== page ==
Straight shooter: Our gun guy appraises your vintage firearms


I have just acquired an L.C. Smith Field Grade 20-gauge side-by-side (serial number fw 200251). The gun is not new, but I understand it may have some value. It’s a beautiful firearm. Could you please tell me what value it has? I would like to insure it. Many thanks.




L.C. Smith shotguns are considered among the very best American-made shotguns, and they’re in great demand from collectors, especially in the U.S. The Field Grade was made from 1912 to 1950; based on the serial number, yours was made in 1941 or 1942. Roughly 82 per cent of all L.C. Smiths were Field Grades, the lowest grade offered. Although not engraved or as finely finished as the higher grades, these guns were made to the same high standards and were equally reliable and durable.


Of the 199,384 Field Grades produced, 30,924 were in 20-gauge. Double triggers and extractors were standard, while single triggers (selective or non-selective) and ejectors could be had instead by special order. The barrels were made of what was called “Armor Steel” in lengths of 26, 28, 30 or 32 inches.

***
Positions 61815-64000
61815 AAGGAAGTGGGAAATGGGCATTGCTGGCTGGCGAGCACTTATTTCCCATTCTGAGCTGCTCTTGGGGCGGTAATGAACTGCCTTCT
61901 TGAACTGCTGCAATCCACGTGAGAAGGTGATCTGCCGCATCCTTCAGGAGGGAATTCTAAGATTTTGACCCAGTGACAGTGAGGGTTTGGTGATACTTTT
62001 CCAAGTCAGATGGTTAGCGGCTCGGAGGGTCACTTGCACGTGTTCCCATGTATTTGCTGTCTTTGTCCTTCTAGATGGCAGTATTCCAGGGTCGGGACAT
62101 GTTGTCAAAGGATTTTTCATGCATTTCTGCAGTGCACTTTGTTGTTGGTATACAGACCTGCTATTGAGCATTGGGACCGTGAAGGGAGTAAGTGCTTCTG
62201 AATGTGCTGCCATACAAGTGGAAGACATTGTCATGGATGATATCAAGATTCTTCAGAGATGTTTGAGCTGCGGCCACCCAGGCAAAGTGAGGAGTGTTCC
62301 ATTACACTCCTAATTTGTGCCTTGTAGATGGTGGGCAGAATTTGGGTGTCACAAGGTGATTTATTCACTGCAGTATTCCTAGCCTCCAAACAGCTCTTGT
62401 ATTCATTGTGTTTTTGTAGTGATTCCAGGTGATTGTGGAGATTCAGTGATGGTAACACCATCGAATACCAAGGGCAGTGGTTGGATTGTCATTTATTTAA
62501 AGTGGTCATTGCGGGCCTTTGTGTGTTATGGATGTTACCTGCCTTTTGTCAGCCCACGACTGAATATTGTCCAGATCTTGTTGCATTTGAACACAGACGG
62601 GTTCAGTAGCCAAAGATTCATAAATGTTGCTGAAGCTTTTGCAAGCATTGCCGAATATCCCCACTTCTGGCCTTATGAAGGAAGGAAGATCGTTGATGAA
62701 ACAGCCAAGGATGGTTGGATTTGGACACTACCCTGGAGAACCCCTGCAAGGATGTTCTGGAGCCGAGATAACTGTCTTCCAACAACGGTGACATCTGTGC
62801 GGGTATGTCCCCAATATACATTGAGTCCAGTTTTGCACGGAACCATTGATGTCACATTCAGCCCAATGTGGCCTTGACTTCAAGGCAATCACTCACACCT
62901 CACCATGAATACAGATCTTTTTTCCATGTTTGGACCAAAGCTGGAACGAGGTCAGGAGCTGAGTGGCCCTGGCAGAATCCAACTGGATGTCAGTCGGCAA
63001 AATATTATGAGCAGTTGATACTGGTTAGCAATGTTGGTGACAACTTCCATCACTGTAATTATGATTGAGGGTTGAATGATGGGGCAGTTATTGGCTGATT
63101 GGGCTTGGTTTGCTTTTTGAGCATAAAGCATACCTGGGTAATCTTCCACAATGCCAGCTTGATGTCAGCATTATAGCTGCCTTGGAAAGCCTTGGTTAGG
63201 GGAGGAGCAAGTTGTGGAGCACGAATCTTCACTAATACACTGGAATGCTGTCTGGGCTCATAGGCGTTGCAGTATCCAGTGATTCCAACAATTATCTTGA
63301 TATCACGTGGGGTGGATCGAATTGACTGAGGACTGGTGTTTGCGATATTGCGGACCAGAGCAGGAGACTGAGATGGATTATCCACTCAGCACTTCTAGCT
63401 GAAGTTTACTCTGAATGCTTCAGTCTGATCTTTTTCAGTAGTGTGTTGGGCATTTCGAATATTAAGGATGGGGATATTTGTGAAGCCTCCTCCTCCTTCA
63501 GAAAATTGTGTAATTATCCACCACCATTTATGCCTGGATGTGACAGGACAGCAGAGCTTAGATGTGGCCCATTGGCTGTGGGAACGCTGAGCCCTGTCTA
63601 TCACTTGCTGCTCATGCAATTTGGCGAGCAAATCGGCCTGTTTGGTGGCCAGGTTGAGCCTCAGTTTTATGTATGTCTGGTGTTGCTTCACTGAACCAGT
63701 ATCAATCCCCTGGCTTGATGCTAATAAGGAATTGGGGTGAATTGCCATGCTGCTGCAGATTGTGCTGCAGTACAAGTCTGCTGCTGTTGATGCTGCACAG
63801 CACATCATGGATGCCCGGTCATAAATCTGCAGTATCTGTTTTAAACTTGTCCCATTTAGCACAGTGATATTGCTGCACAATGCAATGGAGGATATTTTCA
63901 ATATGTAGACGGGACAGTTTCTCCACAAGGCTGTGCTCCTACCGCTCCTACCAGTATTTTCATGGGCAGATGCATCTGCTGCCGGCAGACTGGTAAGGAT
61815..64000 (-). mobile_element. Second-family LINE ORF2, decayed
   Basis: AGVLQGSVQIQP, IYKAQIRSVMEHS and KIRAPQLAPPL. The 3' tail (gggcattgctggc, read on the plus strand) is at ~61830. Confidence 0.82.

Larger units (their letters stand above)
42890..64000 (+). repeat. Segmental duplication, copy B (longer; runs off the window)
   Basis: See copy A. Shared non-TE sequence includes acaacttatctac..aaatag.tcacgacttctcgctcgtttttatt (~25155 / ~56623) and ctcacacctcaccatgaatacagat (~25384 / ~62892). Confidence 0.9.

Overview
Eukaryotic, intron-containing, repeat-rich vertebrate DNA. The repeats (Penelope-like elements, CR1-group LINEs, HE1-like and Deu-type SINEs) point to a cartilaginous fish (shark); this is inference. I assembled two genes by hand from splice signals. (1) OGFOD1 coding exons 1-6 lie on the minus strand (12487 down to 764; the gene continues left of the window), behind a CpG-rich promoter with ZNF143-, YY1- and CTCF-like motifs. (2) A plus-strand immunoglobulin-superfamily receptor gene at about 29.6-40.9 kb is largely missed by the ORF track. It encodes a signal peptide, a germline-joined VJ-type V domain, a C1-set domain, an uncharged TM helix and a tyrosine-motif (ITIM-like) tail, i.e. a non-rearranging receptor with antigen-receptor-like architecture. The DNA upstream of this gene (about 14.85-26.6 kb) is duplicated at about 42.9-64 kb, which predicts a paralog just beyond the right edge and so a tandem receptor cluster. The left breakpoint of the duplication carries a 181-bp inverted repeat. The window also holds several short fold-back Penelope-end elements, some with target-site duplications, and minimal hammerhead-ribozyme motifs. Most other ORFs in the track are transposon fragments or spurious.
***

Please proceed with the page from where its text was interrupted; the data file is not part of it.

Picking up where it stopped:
“L.C. Smith shotguns are rare and were all made to exacting standards,” states S.P. Fjestad’s Blue Book of Gun Values, noting that collector interest can be high, but that guns in 90 per cent or better of their original condition are tough to evaluate. “Values should be taken as a guide only.” Most serious collectors would want to carefully examine any potential purchase, as small differences in condition can make a big difference in the value.

From what I can see, your shotgun appears to be in good condition with no visible rust or pitting. The original case-hardened colouring of the receiver has faded, which is common with guns of that age. One negative is the white spacer beneath the pistol grip cap—I don’t know if the grip cap is original, but I’m sure the white spacer isn’t. You can find more information on the L.C. Smith Collectors Association’s excellent website (

At a well-publicized gun auction in Canada, an L.C. Smith Field Grade in 12-gauge should easily bring $1,500 to $2,000, especially if there are American dealers among the bidders. Since far fewer 20-gauges were made, add 50 per cent to the price. And if the barrels on your gun are 32 inches long, you could likely charge an additional premium. Again, though, these are only guidelines. If it were my gun, I’d feel comfortable insuring it for around $3,000. If you choose to shoot it, I strongly recommend using lead shot only. As you say, it is a beautiful firearm.